The U.S. Department of Justice (DOJ) on Monday, December 9, 2019, urged the Supreme Court to hear a case brought by Darrell Patterson, who was fired by Walgreens for refusing to work on the Sabbath. Walgreens knew for years that Darrell Patterson could not work on Saturday, but it stopped accommodating him when a mistake by corporate executives prompted a Saturday training session. The case is an important opportunity for the Supreme Court to clarify the standards for federal civil rights laws protecting religious people — and especially religious minorities like Patterson — from discrimination at work.
Patterson worked at Walgreens for several years with a longstanding agreement that he would not work on the Sabbath. But in 2011, Patterson’s supervisors scheduled him for a last-minute training session on a Saturday to address an error made by Walgreens executives. Though the training could have been completed Friday, Sunday or Monday, Patterson was required to complete the training on Saturday.
He tried unsuccessfully to trade shifts with a coworker, and ultimately completed the training on Monday (ahead of the deadline), but he was still fired for missing his Saturday shift. Patterson sued Walgreens in a Florida federal district court, which ruled in favor of his former employer. On appeal, the Eleventh Circuit also sided with the company. In 2018, Patterson filed a petition for the case to be heard by the Supreme Court.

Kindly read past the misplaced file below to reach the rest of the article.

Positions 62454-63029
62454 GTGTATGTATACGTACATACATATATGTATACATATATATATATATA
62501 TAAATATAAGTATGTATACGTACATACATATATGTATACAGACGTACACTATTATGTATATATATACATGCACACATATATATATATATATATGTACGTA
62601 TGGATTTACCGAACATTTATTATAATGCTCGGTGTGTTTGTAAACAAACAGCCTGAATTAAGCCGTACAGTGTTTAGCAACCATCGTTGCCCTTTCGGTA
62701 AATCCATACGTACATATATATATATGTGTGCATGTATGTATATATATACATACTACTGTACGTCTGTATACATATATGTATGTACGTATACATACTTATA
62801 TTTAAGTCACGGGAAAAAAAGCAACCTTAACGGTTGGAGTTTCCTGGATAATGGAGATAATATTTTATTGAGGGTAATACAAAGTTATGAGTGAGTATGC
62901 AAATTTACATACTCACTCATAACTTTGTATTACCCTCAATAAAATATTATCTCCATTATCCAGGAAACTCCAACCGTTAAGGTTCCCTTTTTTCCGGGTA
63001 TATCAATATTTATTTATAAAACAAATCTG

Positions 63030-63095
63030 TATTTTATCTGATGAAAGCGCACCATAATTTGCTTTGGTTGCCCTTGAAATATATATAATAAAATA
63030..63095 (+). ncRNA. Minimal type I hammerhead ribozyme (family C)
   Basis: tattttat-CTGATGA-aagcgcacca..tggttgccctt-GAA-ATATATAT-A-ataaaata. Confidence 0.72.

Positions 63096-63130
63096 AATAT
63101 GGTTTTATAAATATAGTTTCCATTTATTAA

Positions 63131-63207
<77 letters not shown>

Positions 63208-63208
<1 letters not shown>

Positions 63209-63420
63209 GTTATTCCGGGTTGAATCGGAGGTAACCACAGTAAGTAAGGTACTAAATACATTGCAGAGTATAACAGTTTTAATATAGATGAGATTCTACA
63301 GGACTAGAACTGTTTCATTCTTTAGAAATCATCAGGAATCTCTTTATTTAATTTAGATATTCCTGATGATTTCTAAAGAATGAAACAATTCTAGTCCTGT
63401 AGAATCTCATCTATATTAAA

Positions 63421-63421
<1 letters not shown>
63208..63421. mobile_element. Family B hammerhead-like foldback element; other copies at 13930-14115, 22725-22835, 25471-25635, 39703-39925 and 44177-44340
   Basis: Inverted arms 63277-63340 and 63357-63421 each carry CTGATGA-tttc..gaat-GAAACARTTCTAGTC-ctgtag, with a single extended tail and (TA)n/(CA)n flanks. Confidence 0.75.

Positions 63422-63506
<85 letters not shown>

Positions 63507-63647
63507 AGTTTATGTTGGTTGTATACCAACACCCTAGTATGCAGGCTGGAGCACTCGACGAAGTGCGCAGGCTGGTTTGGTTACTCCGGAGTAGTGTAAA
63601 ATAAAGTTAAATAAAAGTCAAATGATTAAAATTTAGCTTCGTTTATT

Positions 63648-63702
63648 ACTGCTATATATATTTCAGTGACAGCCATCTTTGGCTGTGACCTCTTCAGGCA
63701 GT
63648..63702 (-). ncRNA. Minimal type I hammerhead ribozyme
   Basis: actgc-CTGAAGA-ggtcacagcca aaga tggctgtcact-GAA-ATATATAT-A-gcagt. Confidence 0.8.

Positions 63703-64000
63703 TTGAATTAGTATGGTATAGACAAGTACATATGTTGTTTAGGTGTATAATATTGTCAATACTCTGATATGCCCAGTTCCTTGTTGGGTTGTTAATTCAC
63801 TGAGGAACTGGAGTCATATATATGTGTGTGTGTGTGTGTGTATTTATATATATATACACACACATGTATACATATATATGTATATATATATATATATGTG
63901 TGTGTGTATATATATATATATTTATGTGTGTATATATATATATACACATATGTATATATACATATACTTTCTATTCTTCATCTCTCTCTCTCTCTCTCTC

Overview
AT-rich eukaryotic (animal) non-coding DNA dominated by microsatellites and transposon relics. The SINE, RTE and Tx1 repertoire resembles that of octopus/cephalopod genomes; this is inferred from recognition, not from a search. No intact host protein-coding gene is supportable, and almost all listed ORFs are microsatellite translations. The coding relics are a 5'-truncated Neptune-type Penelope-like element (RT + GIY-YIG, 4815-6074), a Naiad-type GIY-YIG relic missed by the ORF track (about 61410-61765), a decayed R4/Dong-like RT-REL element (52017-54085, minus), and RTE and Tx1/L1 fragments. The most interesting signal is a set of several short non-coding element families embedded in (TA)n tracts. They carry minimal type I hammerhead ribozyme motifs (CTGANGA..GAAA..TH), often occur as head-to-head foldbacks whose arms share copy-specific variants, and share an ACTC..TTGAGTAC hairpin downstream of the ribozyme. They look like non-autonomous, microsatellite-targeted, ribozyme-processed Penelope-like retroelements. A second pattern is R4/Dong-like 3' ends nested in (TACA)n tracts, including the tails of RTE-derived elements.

The Supreme Court will consider Patterson’s petition on January 10, 2020. If the court agrees to hear the matter, it will issue a ruling by the end of June 2020.
— Todd McFarland is associate general counsel for the Office of General Counsel of the Seventh-day Adventist Church. Click here to read background article about the case; click here for previous news on the case.